I'm almost too tired to type! We got number ten today, and I'll tell you what.....we freakin earned it! Cleveland Jr must have caught a mouse when out weathering yesterday, because when I got home four hours after I left, he had gained 25 grams. This ruined our duck chances again, but it is what it is, and we ended up getting into the field around 11:00 AM. Hit the Wilson field first, but it's cover was still really high. That, combined with all the wind, had the rabbits sitting tight....we didn't manage a single slip, and this is my honey hole field! Bailed from there pretty quickly, and we headed over to Rosa South. Like I have said before, I don't like hitting the same field two days in a row, but I wanted number 10 BAD, so we went for it.
The rabbits weren't popping today like usual....probably because they remembered being terrorized yesterday! We managed the same number of slips as usual, but the only difference was, that instead of hawking for 35 to 40 minutes....we hawked for 4 hours!!!! I had given up by this point, and was making my way back to the car, when I kicked up a final bunny, and CJ gave a half hearted chase, and then perched up WAY infont of me. He normally flips back to where I am, so I knew that he had the rabbit marked. When I got there, he was looking down pretty intently, and I managed a reflush farely quickly. CJ came screaming off of his perch, and crashed the brush hard, and I heard that glorious squeel! Normally, it's a "YES!!!!!!" Today though, it was a "FINALLY!!" When I got to them, I found CJ pinned against a leg on the ground, and the other sticking out the other side of the bush, barely holding onto the screaming rabbit. To be honest, I'm not really sure how he held onto it, so I made my way to the otherside as quickly as I could, and breathed a HUGE sigh of relief, once I got a secure hold on the rabbit. I had to then, cut CJ out of the bush, which he wasn't to thrilled about. I kept snipping more and more briars, but he was STILL stuck in there....Finally, I found a vine going right under his wing (that had been hiding), and was able to get him out. Snapped some hero shots, traded off great, and it was back home I went. Ate a huge bowl of soup, and now it's time for some chillen! GOOD DAY!!!!!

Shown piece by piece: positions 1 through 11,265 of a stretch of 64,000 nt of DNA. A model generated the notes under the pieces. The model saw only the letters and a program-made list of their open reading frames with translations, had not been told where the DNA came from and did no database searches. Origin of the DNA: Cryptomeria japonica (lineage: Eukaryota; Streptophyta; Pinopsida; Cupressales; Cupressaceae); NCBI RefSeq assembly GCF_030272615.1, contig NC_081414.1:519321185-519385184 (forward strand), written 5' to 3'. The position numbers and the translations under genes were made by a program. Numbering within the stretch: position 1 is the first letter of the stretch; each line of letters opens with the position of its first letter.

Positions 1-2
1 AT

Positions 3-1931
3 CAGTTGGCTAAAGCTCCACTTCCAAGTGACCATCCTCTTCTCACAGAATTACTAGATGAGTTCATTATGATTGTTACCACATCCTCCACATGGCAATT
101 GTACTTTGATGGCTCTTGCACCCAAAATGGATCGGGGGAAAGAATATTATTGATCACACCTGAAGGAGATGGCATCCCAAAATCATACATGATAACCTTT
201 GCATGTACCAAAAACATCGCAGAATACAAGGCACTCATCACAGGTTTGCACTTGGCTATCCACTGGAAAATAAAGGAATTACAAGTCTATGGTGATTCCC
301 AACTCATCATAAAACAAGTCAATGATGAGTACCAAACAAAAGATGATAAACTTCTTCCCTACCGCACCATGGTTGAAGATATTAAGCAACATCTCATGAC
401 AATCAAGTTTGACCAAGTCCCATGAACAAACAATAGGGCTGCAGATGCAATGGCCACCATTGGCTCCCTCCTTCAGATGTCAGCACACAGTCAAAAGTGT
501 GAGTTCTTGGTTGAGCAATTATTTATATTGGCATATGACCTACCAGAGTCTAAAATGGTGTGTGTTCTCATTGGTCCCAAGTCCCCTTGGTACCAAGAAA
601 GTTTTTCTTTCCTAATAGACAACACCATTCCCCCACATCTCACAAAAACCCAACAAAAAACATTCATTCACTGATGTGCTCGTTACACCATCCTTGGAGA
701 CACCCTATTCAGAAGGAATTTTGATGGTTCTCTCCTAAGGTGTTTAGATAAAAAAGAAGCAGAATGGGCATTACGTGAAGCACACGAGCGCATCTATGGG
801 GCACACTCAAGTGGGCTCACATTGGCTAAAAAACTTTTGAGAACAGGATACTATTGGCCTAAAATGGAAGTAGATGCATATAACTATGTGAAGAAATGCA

Saturday, November 20, 2010

Jay's on the Board

Jay Tuttle (he's interning for me this winter at the center) and I met up this morning for a couple of flights.  The conditions were not great today, warmer weather and heavy wind up high, but we managed to get out and get the birds up.  

Jay's bird took a nice pitch on the first pond that held ducks and seemed to pull up short on a pair of Gadwalls that we had flushed clean off the water.  The falcon was called down for little reward with the intention of flying again after a rest.

First Green Head of the Year.

Several minutes later we found another small pond holding a pair of Mallards.  We put Tulsa in the air and he started off pulling the same bologna he's been doing off and on the past few weeks.  He started climbing strong then set his wings and coasted down to about 200 feet.  Since there was two of us, I had Jay stay just under the dam wall and I walked away from the pond.  It didn't take long for the falcon to follow me and he quickly regained pitch.  I yelled for Jay to flush when Tulsa was wide of the pond and climbing.  The drake was struck about 20 feet off the water into a small stand of shrub trees.  And my bird quickly secured his 1250g+ meal (nearly 2x his weight), duck #3 on the year

Jay's First Okie Duck of the Year

After getting my bird back in the truck and getting on the road, we found another pond that was loaded with Mallards only minutes away.  Time to give Jay's bird a second chance.  His falcon quickly gained a good pitch, quite a feat considering he just flew less than an hour before.  Jay and I came up over the dam and flushed probably 30 Mallards off of a postage stamp sized pond.  The falcon locked on to a hen Mallard that was trailing the group and, with the precision of a surgeon, cut through the duck's wing.  I saw the wing break right in front of me and it was obvious that Jay had got his first duck of the year.  Not the Gadwall that he's been hoping for but a nice start.  And if there is one duck we have in northeastern Oklahoma, its Gadwalls.

Now for a nap....


Back to Back

I was on daddy duty this morning, since the boss needed to catch up on some sleep, so I kicked it around the house with Parker most of the morning. I finally got around to glancing at my phone, and I had FIVE different hero shots sent to me! Apparently, today was the day for some falconry goodness! Most notable though, was Perry's, whose kestrel caught her first starling this morning! There is nothing like that first kill, and I'm super psyched for him! I was eagerly anticipating my chance to get out and about, and the bird finally hit weight, around 10:00AM.